This story mostly takes place in the years between about 1920 and 1953, so there’s also a strong element of history in the novel. The lives of the Frank brothers are very much impacted by the Great Depression, World War II, the coming of sound to Hollywood films, and other historical events, and Doxiadis weaves them into the novel.

Also woven into the story is the culture of Italian-American life, and of the American Mafia. This isn’t a brutal novel, but the Mafia certainly plays a role in what happens. So does the Italian-American culture. Interestingly, we also get a sense of the immigrant culture as we see the Frank family assimilate into early 20th Century American life, while at the same time maintaining several Italian traditions.

The story isn’t told in a strictly chronological fashion. In the broader sense, it begins with Ben Frank’s life and death, and moves on to his sons’ stories. So on that level, it’s told in sequence. But the old man telling the story frequently moves back and forth in time, catching his listener up first with Al’s story, then with Nick’s, then with Leo’s. Here, for instance, the old man has told what happened to Al during his adulthood, and now moves on to Nick:


‘Now, let’s go back in time, Signore, to the killing of Luigi Lupo. As I’ve already told you, Ben Frank told of the maledizione to Al Frank, during their last meeting, and Al shared the secret, as he felt he had to, with Nick…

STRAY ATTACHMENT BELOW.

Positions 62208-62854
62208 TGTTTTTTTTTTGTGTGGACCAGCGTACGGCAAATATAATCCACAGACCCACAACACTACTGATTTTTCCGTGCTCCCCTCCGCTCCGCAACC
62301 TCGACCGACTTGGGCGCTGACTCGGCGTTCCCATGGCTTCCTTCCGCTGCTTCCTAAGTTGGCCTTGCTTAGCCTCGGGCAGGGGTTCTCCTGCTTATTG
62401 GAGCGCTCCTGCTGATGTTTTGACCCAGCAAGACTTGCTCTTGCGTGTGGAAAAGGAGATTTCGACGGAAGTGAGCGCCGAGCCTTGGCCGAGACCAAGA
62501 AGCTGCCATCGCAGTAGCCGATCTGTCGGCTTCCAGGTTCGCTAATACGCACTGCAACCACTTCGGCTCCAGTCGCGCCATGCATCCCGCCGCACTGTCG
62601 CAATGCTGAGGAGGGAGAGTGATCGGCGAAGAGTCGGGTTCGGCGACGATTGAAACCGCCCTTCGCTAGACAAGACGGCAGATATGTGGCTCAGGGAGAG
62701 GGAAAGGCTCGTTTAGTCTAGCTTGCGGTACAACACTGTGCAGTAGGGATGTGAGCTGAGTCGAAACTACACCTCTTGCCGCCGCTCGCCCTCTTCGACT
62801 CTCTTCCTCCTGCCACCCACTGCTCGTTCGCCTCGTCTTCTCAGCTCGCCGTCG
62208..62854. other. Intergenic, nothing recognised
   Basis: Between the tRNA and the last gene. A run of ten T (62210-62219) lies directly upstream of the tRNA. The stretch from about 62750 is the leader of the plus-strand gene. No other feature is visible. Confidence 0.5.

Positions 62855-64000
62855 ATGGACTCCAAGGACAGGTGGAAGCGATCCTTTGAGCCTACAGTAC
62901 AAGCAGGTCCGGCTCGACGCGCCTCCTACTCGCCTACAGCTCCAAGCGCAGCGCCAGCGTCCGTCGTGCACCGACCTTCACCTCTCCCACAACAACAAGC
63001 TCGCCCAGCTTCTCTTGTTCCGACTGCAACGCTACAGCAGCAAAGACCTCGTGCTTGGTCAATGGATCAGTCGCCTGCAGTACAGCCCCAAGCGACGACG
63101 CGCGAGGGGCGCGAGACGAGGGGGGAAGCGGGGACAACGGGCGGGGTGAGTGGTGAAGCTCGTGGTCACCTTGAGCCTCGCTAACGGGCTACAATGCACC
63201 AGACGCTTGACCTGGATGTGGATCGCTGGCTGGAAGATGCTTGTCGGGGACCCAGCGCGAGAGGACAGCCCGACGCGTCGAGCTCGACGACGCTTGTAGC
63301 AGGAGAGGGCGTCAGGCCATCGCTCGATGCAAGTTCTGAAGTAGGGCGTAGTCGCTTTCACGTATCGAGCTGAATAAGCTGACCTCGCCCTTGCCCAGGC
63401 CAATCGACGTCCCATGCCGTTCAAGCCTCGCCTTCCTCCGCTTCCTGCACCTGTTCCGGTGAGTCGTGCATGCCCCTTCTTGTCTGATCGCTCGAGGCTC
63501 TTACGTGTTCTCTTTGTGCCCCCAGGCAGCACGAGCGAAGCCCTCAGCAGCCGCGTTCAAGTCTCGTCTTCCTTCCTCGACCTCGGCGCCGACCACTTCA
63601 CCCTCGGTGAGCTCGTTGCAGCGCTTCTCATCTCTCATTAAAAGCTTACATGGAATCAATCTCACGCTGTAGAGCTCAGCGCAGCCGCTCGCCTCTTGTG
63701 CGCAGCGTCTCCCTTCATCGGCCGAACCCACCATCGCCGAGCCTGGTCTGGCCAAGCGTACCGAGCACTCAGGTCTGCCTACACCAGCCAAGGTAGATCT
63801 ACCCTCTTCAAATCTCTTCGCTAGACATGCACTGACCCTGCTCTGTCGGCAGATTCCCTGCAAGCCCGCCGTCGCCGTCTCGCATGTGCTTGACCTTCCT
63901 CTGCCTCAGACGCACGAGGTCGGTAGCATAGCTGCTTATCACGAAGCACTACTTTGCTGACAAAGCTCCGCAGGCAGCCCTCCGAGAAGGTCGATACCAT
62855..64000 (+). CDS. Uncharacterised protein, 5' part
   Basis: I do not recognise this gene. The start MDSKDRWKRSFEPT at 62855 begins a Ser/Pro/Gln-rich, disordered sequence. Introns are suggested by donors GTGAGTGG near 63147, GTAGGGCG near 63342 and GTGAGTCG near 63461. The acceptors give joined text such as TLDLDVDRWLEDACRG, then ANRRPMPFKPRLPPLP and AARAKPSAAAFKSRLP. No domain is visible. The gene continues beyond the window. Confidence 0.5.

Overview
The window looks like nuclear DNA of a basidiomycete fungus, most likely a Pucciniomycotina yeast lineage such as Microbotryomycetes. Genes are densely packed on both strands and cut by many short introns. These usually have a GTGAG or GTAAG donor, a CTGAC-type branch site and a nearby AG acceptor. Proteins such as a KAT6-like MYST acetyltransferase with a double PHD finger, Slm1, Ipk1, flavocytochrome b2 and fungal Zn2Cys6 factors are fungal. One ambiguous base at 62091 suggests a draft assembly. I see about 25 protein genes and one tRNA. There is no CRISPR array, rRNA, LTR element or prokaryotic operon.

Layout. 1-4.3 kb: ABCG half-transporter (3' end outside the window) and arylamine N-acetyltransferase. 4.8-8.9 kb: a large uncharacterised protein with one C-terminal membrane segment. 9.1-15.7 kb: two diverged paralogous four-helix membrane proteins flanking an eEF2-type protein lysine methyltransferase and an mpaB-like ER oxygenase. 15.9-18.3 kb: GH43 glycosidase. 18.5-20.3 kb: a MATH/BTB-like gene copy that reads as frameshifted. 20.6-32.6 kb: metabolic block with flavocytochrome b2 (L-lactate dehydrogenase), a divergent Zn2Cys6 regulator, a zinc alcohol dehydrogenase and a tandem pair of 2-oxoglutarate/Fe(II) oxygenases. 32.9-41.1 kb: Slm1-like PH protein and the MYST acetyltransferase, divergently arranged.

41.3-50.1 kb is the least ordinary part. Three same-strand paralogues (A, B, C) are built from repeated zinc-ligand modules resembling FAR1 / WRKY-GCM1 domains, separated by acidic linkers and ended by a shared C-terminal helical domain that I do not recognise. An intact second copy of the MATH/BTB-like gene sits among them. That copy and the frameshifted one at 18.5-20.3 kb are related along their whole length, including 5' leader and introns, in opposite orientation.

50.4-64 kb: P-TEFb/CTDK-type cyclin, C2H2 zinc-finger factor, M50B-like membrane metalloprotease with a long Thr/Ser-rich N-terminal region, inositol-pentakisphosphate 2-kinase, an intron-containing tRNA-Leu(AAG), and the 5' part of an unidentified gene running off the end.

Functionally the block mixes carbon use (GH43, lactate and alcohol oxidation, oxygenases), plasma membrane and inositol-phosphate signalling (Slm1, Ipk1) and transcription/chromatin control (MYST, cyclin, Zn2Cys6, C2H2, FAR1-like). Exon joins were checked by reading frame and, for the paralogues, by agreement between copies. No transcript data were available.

Now, Nick Frank was a very different guy from Al…’ 


This narrative structure is more like a verbal story than a written story told in sequence. That makes sense, considering that the novel is mostly the recordings of an old man’s tales. But readers who prefer a chronological structure will notice this.

The story also resembles an oral tale in the way that language is used. There are interruptions, pauses, some profanity, occasional words in Italian (clarified, for those who don’t speak that language), and so on. Readers who prefer standard language (as it’s written) over the casual language of speech will notice this.

The end of the novel takes place in modern times, with the art restorer saying that the tapes he made are now ‘several decades’ old. But the story of the Frank family still has an impact, and the last part of the novel shows that. Readers who enjoy unexpected twists will appreciate this.

There is a philosophical tone to some of the story, too. Is there really such a thing as a curse? Is there such a thing as redemption? And is there such a thing as inescapable fate? These and other questions come up as the old man recounts the story and adds his own thoughts to it.

Three Little Pigs is the story of an immigrant American family, and of what happens to its members when fate, as the saying goes, catches up with them. It features an unusual narrative structure (the oral telling of a tale), and places the reader firmly in the first few decades of the 20th Century. But what’s your view? Have you read Three Little Pigs? If you have, what elements do you see in it?


Coming Up On In The Spotlight


Monday 16 May/Tuesday 17 May – Terror in Taffeta – Marla Cooper

Monday 23 May/Tuesday 24 May – Burial of the Dead – Michael Hogan

Tuesday, 1 June/Wednesday 2 June – For the Love of Mike – Rhys Bowen


Thank you. We now return you to the scheduled international celebration of Billy Joel’s birthday. Happy Birthday, Mr. Joel!!!